Abstract

Acute myeloid leukemia (AML) induces profound impairment of healthy hematopoiesis. The production deficit in the bone marrow (BM) leads to development of peripheral anemia, thrombocytopenia and neutropenia, which is a major cause of AML-associated morbidity and mortality. Despite much progress in understanding of AML biology, the mechanisms by which AML blasts interact with elements of normal hematopoiesis to cause cytopenia are unclear.

Conventional wisdom has it that blasts infiltrate the marrow and displace normal hematopoiesis. If this concept were to be true, there should be a strong correlation between BM blast count and peripheral cytopenia. Surprisingly, analysis of 223 patients with newly diagnosed AML at a tertiary referral center revealed lack of correlation between initial BM blast count [% of cellularity] and hemoglobin level (ρ=-0.11, P=0.12), platelet count (ρ=-0.00, P=0.53) and absolute neutrophil count (ρ=0.13, P=0.06). This indicates that mechanisms other than displacement of normal hematopoiesis dictate the severity of cytopenia in AML patients.

Hematopoiesis is tightly regulated by cytokines. Among them, thrombopoietin (TPO) acts through its receptor c-Mpl as the master regulator of megakaryopoiesis, but also exerts upstream effects on hematopoietic stem and progenitor cells (HSPC). TPO levels are controlled by receptor-mediated scavenging by cells carrying c-Mpl on the surface, with platelets representing the lion's share in a healthy organism. This negative feedback loop results in strong negative correlation between serum TPO concentration and platelet count in the steady state. When we examined this relationship in our AML cohort, TPO levels did not follow the expected negative correlation with platelet counts (ρ=-0.10, P=0.59). Comparison with historic controls with thrombocytopenia induced by chemotherapy for non-hematopoietic malignancy revealed that the lack of correlation was driven by AML cases with severe thrombocytopenia that had lower than expected levels of TPO in the serum.

As HSPC are known to express c-Mpl, we hypothesized that HSPC-derived AML blasts may also express the receptor and cause insufficiency of hematopoiesis by means of receptor-mediated TPO scavenging. To test this hypothesis, we compared c-Mpl expression on blasts in AML cases with severe thrombocytopenia and low TPO concentration (potential scavenger cases) to cases with TPO levels adequate for the degree of cytopenia. Both surface flow cytometry and qPCR demonstrated higher c-Mpl expression in potential scavenger cases (3.1-fold, P=0.02).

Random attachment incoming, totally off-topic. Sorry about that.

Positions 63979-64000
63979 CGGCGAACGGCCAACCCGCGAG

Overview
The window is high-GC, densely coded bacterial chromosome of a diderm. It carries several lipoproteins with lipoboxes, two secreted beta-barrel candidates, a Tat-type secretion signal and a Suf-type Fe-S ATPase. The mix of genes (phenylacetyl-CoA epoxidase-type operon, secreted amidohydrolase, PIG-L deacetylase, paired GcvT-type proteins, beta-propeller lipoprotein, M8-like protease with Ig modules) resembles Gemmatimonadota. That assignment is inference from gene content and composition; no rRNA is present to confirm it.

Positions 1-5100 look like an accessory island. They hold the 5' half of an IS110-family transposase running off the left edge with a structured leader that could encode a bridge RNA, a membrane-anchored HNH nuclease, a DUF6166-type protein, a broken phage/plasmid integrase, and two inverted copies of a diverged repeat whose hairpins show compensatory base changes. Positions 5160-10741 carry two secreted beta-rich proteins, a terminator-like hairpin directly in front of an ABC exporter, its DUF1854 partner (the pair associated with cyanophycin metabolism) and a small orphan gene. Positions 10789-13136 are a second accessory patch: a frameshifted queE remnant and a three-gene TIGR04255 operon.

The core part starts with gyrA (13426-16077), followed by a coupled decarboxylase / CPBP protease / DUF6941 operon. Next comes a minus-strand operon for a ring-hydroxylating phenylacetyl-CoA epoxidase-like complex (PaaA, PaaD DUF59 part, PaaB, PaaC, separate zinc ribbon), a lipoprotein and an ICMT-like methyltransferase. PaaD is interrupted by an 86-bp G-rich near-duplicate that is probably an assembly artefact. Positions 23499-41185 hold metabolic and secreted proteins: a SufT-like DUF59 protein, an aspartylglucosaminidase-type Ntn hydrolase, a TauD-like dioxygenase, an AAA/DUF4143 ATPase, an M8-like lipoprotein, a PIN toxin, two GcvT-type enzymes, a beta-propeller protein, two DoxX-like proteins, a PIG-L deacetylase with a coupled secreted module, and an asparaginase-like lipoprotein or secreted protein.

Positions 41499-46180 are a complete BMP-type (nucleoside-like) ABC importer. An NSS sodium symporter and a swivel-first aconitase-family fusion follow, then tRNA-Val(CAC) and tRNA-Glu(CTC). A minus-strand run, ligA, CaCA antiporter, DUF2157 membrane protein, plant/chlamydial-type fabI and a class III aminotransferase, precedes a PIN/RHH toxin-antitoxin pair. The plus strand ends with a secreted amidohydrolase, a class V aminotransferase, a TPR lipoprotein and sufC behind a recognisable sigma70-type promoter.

To determine whether this difference in expression translates into increased serum TPO clearance, we incubated AML blasts with high (c-Mpl+) and low (c-Mpl-) receptor expression in serum containing recombinant human TPO at a concentration of 100 pg/mL. After 2h, TPO clearance reached 45 pg per 106 cells in wells with c-Mpl+ blasts, compared to only 4 pg per 106 cells in wells with c-Mpl- blasts (P=0.02). This confirms the hypothesis that AML blasts can lower TPO levels by virtue of their c-Mpl expression.

Validation studies in an independent, multi-center Dutch-Belgian-Swiss cohort of 437 AML cases confirmed lack of correlation between initial BM blast count and cytopenia. Ranked gene list correlation analysis of whole genome microarray data proved significant enrichment of the MPL transcript in patients with severe thrombocytopenia when compared to patients with average platelet counts (rank 27/20'589, FDR<10-6). MPL enrichment could also be observed in patients with severe neutropenia (P<0.01), but there was no correlation between MPL transcript level and degree of anemia.

Lastly, we asked if MPL expression was related to cytogenetic or molecular AML subtype: indeed, microarray analysis showed higher MPL expression in cases of AML with t(8;21) than in any other subtype (P<10-4). Concurrently, these patients displayed significantly lower platelet count (40 vs 83 x 109/L, P=0.02) when compared to all other AML cases.

In summary, our study demonstrates that cytopenia in AML is independent of BM blast count, but strongly correlated with c-Mpl expression on blasts. We show that c-Mpl+ blasts clear TPO, causing insufficient TPO levels and contributing to development of thrombocytopenia and neutropenia. The work may have important ramifications for treatment of AML-induced cytopenia, especially in the relapsed or refractory setting.

Disclosures

No relevant conflicts of interest to declare.

Author notes

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Asterisk with author names denotes non-ASH members.